This blog is intended to go along with Population: An Introduction to Concepts and Issues, by John R. Weeks, published by Cengage Learning. The latest edition is the 12th (it came out in 2015), but this blog is meant to complement any edition of the book by showing the way in which demographic issues are regularly in the news.

If you are a user of my textbook and would like to suggest a blog post idea, please email me at: john.weeks@sdsu.edu

Monday, June 17, 2013

The Fertility Argument for Immigration Reform

There is no question that the US has a growing population because it accepts more immigrants than any other country in the world. To be sure, that is why (a) the non-Hispanic white population is moving into the minority status demographically. yet (b) why the country is not on the road to depopulation despite the fact that there are more deaths than births among the non-Hispanic white population. But, despite this demographic reality, that is rarely mentioned in the public debate about immigration--until a couple of days ago, when Jeb Bush put it on the table, as reported in a Washington Post blog by Aaron Blake:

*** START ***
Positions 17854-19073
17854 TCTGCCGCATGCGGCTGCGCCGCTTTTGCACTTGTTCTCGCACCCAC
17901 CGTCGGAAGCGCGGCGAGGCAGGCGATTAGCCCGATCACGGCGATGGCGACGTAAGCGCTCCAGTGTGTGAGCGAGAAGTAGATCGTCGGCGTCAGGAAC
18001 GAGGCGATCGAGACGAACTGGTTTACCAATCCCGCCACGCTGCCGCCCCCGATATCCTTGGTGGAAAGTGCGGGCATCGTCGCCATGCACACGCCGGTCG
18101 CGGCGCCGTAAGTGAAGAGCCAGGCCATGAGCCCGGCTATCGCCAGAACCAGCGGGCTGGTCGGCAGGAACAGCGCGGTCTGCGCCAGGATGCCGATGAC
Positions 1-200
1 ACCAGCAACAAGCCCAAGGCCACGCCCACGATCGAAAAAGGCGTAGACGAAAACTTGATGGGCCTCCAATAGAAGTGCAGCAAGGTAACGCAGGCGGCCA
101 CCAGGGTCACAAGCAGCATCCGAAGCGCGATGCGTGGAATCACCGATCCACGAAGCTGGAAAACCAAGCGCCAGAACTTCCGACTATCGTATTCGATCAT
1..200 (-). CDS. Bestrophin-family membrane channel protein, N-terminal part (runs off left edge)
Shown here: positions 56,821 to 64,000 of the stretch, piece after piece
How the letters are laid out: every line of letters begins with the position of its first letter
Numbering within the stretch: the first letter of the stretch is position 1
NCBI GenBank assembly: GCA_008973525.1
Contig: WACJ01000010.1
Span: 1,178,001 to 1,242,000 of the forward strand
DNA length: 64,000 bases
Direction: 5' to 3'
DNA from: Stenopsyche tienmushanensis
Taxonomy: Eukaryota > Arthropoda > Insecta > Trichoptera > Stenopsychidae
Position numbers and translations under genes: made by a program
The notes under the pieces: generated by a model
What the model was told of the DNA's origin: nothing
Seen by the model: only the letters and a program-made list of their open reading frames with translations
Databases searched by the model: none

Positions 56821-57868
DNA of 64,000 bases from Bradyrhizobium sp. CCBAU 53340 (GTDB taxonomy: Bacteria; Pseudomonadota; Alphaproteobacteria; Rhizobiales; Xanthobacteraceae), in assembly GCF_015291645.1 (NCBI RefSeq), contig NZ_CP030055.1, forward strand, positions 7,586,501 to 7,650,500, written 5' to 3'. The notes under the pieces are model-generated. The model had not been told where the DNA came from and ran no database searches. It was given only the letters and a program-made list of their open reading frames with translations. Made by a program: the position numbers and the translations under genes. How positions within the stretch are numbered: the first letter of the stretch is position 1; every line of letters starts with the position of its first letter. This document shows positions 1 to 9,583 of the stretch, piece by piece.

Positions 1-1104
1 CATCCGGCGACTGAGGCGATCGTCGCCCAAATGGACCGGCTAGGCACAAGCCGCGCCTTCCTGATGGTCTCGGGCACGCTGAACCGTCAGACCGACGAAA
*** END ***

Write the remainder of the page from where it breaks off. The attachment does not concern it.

Former Florida governor Jeb Bush (R) argued Wednesday that the United States should pass immigration reform because the U.S. economy needs the labor of young immigrants, and immigrants are “more fertile.”
“Immigrants create far more businesses than native-born Americans,” Bush said at the Faith and Freedom Coalition’s Road to the Majority conference. “Immigrants are more fertile, and they love families, and they have more intact families, and they bring a younger population. Immigrants create an engine of economic prosperity.”
Bush is married to an immigrant from Mexico, and they have three children, so he obviously walks the talk on this issue, no matter what you might otherwise think about him.

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